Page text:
The Successes of Assisted Reproductive Technology
Assisted Reproductive Technology (ART) has been used in the United States since 1987 to help women become pregnant. Since then, more than one million babies have been born in the US thanks to in vitro fertilization (IVF) or other methods of ART. If you have decided that ART is right for you, the next thing you will need to consider is the number of embryos to transfer during your IVF cycle.
Options for transferring embryos
The goal of every IVF treatment cycle is the delivery of a full-term, healthy baby. You may think that transferring two embryos at the same time can increase your overall chance of becoming pregnant. What it does do is increase your chance of having a multiple pregnancy.
You may prefer a single-embryo transfer because it means that you will not give birth to twins. Twin pregnancies may involve complications such as gestational diabetes, preeclampsia, preterm delivery, and low birth weight. Not to mention the fact that caring for two infants at the same time can be exhausting.
On the other hand, you may prefer to opt for a double embryo transfer because you think it increases the chance of pregnancy. The idea of having a twin birth may also be desirable, particularly if you have been trying to conceive for some time or if you are paying for your treatment out of pocket rather than with insurance.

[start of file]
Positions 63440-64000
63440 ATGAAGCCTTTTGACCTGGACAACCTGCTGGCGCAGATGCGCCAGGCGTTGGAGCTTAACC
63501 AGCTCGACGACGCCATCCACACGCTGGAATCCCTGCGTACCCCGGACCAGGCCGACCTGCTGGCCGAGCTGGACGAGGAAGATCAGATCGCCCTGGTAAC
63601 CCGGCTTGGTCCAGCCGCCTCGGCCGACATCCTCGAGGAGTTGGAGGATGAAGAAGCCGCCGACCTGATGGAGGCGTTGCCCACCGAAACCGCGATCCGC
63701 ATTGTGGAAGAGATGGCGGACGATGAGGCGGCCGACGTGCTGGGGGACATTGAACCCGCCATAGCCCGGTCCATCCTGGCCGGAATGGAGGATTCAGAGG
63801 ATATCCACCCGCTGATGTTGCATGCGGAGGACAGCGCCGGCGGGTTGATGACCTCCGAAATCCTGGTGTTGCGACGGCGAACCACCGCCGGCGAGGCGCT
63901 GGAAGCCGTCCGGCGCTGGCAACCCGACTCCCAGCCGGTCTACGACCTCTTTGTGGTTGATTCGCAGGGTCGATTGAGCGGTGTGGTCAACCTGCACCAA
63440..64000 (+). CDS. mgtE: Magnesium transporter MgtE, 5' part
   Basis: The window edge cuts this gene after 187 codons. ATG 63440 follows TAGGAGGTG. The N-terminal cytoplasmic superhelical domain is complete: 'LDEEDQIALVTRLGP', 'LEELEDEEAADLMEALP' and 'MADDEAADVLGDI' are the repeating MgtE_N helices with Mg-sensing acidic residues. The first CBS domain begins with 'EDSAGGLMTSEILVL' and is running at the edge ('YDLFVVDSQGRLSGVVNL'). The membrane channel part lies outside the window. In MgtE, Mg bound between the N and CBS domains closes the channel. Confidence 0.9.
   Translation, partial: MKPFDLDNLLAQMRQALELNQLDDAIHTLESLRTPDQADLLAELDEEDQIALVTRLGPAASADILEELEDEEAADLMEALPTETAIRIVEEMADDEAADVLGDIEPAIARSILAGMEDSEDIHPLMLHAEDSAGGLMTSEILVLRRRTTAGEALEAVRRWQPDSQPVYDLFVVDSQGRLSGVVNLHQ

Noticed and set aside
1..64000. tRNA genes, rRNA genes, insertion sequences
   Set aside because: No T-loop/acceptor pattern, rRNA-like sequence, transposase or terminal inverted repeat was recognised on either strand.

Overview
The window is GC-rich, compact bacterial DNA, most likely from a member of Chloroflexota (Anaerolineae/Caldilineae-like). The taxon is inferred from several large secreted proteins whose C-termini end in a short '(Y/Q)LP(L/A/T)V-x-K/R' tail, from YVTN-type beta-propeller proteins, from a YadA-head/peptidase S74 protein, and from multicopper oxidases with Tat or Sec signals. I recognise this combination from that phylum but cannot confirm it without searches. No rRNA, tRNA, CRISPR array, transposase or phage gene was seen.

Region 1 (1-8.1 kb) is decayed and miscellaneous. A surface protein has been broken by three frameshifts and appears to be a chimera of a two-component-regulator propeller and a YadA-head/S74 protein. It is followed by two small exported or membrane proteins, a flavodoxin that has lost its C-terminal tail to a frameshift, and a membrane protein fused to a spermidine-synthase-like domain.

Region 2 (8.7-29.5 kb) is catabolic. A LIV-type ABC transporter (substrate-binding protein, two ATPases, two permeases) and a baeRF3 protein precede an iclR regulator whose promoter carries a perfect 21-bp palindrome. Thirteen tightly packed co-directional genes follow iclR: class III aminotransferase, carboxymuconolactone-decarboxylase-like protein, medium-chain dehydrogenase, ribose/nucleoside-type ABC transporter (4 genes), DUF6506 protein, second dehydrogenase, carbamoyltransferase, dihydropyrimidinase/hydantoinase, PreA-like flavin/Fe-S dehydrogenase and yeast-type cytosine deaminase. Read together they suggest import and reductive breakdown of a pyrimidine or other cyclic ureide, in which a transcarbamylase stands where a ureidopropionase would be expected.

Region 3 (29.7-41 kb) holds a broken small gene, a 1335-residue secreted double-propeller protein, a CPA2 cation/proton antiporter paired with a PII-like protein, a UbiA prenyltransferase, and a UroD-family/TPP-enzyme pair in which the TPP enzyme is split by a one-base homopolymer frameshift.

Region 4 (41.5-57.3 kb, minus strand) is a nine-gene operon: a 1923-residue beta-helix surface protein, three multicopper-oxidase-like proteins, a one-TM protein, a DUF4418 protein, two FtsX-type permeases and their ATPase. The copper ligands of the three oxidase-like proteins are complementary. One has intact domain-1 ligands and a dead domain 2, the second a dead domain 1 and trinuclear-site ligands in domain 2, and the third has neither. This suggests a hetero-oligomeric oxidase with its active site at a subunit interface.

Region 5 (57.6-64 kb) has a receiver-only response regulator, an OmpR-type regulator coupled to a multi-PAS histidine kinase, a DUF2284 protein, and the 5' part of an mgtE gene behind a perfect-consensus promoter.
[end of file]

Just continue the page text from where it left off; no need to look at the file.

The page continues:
Embryo transfer guidelines
According to the International Journal of Gynaecology and Obstetrics guidelines, the number of embryos transferred during each IVF cycle will depend on your age as well as your personal choice, though in most cases, if you are under the age of 35, your gynecologist will recommend using just one embryo.
Can transferring two embryos have a negative effect?
A recent study conducted by the Nurture Fertility clinic in Nottingham, UK, showed that implanting two embryos during an IVF cycle may reduce your chances of becoming pregnant by up to 27% if one embryo is in a poorer state of health than the other. Medical experts believe that this is because the body focuses on the less healthy embryo rather than the stronger one, causing the pregnancy to become compromised. The same study also revealed that transferring two good-quality embryos gives just that same chance of achieving pregnancy as transferring one healthy embryo.
Bearing this mind, you may want to consider transferring two embryos in one IVF cycle if you’re hoping for twins, but you need to make sure that your doctor tests the quality of the embryos before transfer. If you are happy with the prospect of a healthy singleton, then a one-embryo transfer may be right for you.
Would you like to discuss your embryo transfer options further? Contact us today to learn more about your options.